Is it necessary and/or mandatory to have a wedding rehearsal?
If so, should it be on the church itself?
What if you decided to hold it, because 'tradition' says so (-->or more on your parents would want you to...) how should this go about?
Something to share...
I found a good article relating to this from Manila Standard:
To hold a wedding rehearsal or not is one of the questions most couples have to answer during the latter part of the wedding preparation. It’s quite common, in fact, a must in Western countries for couples to have a rehearsal and are in themselves an event. Rehearsal dinners are times for all the members of the entourage to meet and get together. It is also the time for the bride and groom to give any last minute instructions to those helping them out for the wedding.
In the Philippines (and other Asian countries), wedding rehearsals are quite rare due to the differences in our culture, and to the fact that scheduling one can be quite difficult. Our churches have regular mass schedules all week round. The only time most rehearsals may be scheduled is from 1 to 4 p.m. or after the last evening mass (around 7 p.m.). For those members of the entourage who hold office, it means taking time off from their work during the day or after work to attend a rehearsal.
Is a wedding rehearsal really necessary? Yes it is, if any of these combinations are present in your wedding!
• When many young children under five years of age are part of the entourage, a rehearsal is necessary before the big event. Facing a horde of strangers in a venue that is big and unfamiliar can cause any child to cry and/or throw a tantrum. The rehearsal is one way for the parents to explain to the child what he or she is called to do on that day and the reasons behind it. Familiarization with the church such as length of the aisle, the imposing statues and so on can also be done during this time.
• A larger than usual entourage such as more than eight bridesmaids and groomsmen, some junior bridesmaids and groomsmen, and other younger members of the entourage like the bearers and flower girls. It would be best if all of them know who they will be partnered with and in what sequence they will be walking.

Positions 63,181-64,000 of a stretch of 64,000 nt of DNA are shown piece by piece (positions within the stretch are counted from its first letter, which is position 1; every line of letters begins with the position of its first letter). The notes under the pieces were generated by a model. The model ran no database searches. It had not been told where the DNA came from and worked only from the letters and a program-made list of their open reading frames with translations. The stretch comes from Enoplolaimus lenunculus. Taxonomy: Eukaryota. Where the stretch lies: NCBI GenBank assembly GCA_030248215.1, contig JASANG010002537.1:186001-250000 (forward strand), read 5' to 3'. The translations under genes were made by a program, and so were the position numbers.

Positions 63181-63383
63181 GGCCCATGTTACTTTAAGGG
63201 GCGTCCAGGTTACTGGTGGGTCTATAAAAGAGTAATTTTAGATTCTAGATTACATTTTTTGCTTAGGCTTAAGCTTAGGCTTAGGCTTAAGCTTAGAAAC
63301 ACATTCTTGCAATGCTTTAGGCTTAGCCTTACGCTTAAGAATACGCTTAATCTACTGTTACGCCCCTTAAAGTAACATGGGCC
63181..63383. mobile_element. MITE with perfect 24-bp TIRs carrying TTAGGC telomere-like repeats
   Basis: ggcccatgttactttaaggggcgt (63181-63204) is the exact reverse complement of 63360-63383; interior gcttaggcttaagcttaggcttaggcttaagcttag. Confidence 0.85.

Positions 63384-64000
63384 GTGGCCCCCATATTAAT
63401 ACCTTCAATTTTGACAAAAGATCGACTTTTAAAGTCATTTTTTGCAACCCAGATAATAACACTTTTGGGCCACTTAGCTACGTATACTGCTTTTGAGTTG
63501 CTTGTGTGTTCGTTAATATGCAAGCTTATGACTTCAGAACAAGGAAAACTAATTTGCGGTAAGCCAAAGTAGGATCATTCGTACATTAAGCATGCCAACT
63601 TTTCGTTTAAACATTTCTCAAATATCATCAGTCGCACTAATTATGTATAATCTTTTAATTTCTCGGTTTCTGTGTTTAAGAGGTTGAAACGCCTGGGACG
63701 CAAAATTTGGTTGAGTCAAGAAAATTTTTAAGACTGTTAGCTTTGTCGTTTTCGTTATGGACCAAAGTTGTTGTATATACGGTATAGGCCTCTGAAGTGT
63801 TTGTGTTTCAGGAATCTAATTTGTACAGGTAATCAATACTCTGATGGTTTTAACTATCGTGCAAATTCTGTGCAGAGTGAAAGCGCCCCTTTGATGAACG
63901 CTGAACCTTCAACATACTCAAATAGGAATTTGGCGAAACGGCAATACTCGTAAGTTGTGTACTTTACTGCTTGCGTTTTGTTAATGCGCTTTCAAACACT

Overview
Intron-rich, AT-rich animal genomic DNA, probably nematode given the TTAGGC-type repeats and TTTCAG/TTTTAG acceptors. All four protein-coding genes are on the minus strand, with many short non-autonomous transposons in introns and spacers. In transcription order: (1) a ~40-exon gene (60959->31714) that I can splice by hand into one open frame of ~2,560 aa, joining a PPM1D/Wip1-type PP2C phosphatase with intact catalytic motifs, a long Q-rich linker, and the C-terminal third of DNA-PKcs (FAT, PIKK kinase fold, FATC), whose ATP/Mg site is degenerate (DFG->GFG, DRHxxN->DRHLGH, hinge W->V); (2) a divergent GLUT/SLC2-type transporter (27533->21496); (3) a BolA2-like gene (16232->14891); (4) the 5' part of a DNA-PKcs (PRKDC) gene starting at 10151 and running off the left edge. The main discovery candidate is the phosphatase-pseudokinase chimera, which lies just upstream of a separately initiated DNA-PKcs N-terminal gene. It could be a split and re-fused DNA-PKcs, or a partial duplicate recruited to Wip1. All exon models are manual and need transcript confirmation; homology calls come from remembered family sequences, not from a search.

• An entourage that has members coming from abroad will not be familiar with our wedding ceremony customs. They will need to be briefed and instructed on what their roles entail.
• A wedding ceremony that demands a more active and detailed participation for some members of the entourage with regards the liturgical readings, offertory procession, song numbers, etc. Many ceremonies lose their effectiveness and even solemnity due to the ignorance or lack of knowledge of one participant at the wedding. He or she should have been told what to do and how to do it beforehand. Roles such as being a reader or offerer are easy but some participants do get overwhelmed and nervous so it’s better to be sure by having a rehearsal.
• A church or ceremony site that is rather strict when it comes to schedules and regulations. Most churches are quite definite on what they will or will not allow. Some, for example, will cancel a wedding that is 15 minutes late, others do not allow children below three years old to march, and most do request that entourage members are wearing the proper attire. All these restrictions must be listed down and explained to all those involved in the wedding to avoid any problems on that day.
Most rehearsals are held at least one week before the wedding, so that the most current wedding information can be disseminated and the members are least likely to forget any instructions given. Rehearsals are great ice breakers for everyone concerned and enable the members of the wedding party to rehearse their roles and duties.
Not all solemnizing officers/officiants will conduct or attend rehearsals since not all feel they are necessary. If this is true for your wedding, then may I suggest you designate someone or, better yet, yourself to take over conducting the rehearsal. This is why having a ceremony program or missalette is important because it provides structure and form to the whole wedding ceremony. You must run through the ceremony from start to finish (processional to recessional) and point out where each person must be and what they should be doing during the ceremony. It might be helpful if you and the groom prepare beforehand a list of the things to be done and, by whom, and then hand this out to them just prior to the rehearsal. A lovely way to cap this event would be to hold a merienda or dinner for everyone who attended to show how much you appreciated their help.
By Rita Neri